Discover key insights SMBs should consider when considering freelancing for a job, project, or task.
In today’s economy, small-and medium-size businesses (SMBs) can achieve a competitive advantage through freelancing. Hiring freelancers or contract talent can help fill key skill gaps, balance staffing during busy cycles or low times, and more.
Although there is a large pool of talent available in the marketplace, business owners find it difficult to navigate all of the various freelancing sites and platforms, much less sort through the volume of freelancer profiles.
With the gig economy on the rise, an impressive number of freelancers offer a wide range of skills, backed by flexible schedules and reasonable costs. By 2020, Intuit predicts that 40 percent of the total U.S. workforce will be independent contractors.
Despite the growing number of freelancers, there is a huge gap in small business owners’ utilization of this talent. A survey by Manta reveals that small businesses have been hesitant to take advantage of the ever-growing pool of freelance talent because of the time required to find the right candidate. Closing this gap – matching SMBs with the right freelance fit - can help SMBs scale operations much faster.
Paige Brubacher, Director of Operations at ResultsResourcing, points out that many small business owners really aren’t prepared for the process of finding and recruiting the right freelance help. “They don't know how to hire the right freelancer. It’s all new to them,” she says. “Going through the process of finding and vetting freelancers can be really disheartening.”
For this reason, an increasing number of SMBs have turned to ResultsResourcing for its curated freelance staffing model.
The value is simple: ResultsResourcing helps clients get clear about what they really need (both skills and experience), and then invites ONLY pre-vetted freelancers to interview for the roles. This saves business owners immeasurable time and ensures that the right resources are not only a fit for the role, but a personality and culture fit for the business. This curation process frees the business owner to focus and on growing their business.
After the ResultsResourcing team determines that a freelancer has the right skills and traits for a particular job, they conduct a live virtual interview. ResultsResourcing narrows the choices down to a Talent Pool of 3 recommended candidates. Then the client conducts their own interview to make the final selection—knowing they’re selecting from only the best freelance professionals available for their job.
“We really want to get to know the candidates, to understand their personalities and their work styles,” explains Brubacher. “We ask them behavioral work questions. It’s an in-depth interview, to make sure their background, experience, skills and personality are all the right fit.”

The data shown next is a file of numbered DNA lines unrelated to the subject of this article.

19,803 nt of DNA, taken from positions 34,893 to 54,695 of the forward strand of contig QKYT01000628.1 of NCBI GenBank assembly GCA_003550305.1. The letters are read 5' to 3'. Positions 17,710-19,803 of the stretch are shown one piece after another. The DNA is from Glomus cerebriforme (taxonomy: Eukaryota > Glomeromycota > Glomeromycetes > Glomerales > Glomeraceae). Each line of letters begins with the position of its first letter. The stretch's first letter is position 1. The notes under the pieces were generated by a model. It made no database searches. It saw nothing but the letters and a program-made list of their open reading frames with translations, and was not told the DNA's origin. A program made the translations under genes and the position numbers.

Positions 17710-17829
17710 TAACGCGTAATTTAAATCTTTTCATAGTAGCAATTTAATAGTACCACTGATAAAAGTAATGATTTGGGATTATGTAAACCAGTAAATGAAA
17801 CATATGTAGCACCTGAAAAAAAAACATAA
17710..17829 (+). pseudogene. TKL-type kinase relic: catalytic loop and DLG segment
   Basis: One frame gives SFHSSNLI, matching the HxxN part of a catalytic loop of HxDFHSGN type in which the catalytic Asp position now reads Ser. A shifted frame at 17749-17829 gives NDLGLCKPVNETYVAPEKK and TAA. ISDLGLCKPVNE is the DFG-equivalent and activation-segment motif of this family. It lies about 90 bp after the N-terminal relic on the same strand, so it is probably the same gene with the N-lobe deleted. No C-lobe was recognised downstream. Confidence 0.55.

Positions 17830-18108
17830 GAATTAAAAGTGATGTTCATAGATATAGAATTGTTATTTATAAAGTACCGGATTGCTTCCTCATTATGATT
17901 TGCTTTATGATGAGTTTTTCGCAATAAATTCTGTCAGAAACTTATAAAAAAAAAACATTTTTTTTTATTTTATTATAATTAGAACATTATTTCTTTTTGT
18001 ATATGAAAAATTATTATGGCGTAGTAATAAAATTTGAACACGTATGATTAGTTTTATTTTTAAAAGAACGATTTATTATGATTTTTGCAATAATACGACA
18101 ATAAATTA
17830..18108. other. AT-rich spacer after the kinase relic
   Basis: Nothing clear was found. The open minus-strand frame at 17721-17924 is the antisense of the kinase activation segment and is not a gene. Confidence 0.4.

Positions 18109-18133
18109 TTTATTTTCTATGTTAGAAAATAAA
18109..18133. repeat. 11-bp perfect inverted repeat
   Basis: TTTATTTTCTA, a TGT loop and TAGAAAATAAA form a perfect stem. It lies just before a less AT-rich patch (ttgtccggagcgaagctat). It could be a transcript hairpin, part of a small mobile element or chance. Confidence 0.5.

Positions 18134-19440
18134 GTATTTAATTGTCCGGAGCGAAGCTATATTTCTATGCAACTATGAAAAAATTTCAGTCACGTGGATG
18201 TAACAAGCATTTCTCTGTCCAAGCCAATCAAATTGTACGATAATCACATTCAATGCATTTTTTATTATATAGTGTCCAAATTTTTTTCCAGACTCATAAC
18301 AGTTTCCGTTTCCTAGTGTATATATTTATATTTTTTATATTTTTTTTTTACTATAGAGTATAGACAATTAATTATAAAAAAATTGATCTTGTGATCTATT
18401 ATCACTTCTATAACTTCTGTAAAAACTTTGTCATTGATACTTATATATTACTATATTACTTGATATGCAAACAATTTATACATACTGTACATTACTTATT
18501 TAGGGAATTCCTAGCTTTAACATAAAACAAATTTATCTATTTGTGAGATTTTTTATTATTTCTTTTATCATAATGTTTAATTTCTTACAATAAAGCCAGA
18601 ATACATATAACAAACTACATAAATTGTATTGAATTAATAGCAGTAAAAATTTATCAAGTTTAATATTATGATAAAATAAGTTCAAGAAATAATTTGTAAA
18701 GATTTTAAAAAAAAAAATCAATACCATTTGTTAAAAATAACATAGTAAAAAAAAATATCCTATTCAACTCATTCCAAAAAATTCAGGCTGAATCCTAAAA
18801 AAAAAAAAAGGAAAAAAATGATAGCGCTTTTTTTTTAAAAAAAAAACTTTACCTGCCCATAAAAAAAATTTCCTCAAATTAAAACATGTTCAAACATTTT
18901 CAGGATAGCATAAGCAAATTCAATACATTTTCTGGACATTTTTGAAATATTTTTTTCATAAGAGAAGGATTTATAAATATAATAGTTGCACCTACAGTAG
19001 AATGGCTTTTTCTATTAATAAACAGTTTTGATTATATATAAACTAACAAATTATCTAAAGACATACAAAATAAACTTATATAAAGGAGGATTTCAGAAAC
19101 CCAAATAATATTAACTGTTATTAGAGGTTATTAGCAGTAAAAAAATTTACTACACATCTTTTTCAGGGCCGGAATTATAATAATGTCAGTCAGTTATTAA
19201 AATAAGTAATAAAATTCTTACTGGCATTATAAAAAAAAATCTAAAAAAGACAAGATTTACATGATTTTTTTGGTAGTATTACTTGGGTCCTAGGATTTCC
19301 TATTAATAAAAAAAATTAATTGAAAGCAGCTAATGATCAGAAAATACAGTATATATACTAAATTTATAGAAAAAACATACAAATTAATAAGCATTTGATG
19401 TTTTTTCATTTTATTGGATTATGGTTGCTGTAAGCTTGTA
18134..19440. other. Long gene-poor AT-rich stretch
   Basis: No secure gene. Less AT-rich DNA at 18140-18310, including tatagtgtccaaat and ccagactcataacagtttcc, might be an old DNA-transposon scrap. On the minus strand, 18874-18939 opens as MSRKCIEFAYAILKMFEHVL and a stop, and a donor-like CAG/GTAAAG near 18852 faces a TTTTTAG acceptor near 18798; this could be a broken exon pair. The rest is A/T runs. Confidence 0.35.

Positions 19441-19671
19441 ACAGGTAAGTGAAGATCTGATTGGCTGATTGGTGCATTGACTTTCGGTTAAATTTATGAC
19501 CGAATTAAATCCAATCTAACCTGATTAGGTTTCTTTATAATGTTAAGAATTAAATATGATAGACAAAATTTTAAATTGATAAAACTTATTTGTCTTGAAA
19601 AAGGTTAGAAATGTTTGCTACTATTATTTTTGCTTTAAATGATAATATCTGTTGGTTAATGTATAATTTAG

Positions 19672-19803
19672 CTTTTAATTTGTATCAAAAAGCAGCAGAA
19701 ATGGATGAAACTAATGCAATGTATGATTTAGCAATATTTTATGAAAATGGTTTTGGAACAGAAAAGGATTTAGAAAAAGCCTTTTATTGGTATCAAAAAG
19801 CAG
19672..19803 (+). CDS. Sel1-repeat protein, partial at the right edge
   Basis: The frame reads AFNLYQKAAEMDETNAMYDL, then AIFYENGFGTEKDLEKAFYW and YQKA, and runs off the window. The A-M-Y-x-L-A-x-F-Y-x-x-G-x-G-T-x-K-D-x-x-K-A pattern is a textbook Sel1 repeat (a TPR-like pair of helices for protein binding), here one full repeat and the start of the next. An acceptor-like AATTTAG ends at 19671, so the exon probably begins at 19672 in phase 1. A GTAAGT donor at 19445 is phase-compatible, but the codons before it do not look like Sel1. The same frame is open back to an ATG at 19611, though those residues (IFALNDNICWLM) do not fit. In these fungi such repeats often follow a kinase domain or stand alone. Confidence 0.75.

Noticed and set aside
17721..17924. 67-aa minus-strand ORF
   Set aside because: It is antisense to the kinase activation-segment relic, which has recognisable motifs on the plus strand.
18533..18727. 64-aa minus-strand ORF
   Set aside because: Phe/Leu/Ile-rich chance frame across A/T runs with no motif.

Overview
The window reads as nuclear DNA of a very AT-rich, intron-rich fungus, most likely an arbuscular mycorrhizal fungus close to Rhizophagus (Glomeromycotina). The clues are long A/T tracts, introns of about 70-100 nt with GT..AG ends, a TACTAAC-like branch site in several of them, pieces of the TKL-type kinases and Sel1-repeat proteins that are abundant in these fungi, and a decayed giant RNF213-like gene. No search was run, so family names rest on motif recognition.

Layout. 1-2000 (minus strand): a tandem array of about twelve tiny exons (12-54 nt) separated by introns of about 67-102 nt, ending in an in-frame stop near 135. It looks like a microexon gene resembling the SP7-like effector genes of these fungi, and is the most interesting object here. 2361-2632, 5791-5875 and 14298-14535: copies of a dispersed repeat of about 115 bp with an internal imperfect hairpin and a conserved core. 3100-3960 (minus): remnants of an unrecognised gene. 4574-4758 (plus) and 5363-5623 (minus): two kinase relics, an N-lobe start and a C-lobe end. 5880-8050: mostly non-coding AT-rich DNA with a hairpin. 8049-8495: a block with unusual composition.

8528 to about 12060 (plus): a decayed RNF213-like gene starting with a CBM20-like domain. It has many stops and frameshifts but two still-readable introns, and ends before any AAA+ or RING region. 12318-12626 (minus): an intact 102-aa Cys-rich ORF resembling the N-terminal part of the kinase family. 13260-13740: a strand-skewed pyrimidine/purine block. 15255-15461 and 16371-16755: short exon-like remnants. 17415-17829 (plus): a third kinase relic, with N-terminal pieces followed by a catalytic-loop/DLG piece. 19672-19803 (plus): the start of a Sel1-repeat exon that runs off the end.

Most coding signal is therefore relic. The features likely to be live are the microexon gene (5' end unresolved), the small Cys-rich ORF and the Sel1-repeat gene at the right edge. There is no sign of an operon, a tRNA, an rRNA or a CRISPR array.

“It’s really fulfilling when we get an email back from the client, saying this is the perfect person for their job.” she says.
For many clients new to hiring freelance talent, the biggest obstacle is the reluctance to hire someone working virtually. By opening up to remote arrangements, clients discover a larger pool of potential talent available across the country and are more likely to find someone with the specific skills and experience required.
Cost savings can also increase by leveraging a remote talent pool. A virtual assistant in a major city, for example, could command $50 or more an hour for their services, Brubacher points out. Someone in a different town, with lower overhead, could bring the same skills for a lower price point.
Brubacher points out one common challenge in hiring freelancers occurs when business owners try to find “the one person who can do everything, which often doesn’t work out.” Rather than attempting to find a single freelancer to handle all their requirements, a business owner is better off to “prioritize their needs and to break down jobs down into smaller, more digestible parts and find freelancers that specialize in the different areas.”
She adds: “It’s not realistic to think one person can be great at everything. You might have a family doctor, but for a heart problem you still need to go to a heart specialist. Helping people to break down the job to see what those smaller skillsets look like is super important. We work on this with our clients a lot.”
It’s also more cost effective! The rate for a generalist may be lower but the time to do the work could be longer because the level of specialized expertise in a specific area is missing. You get more for your dollar by breaking the job down to assign lower cost pieces to a generalist, and the specialized pieces to the expert who may cost more but gets the work done better and in less time.
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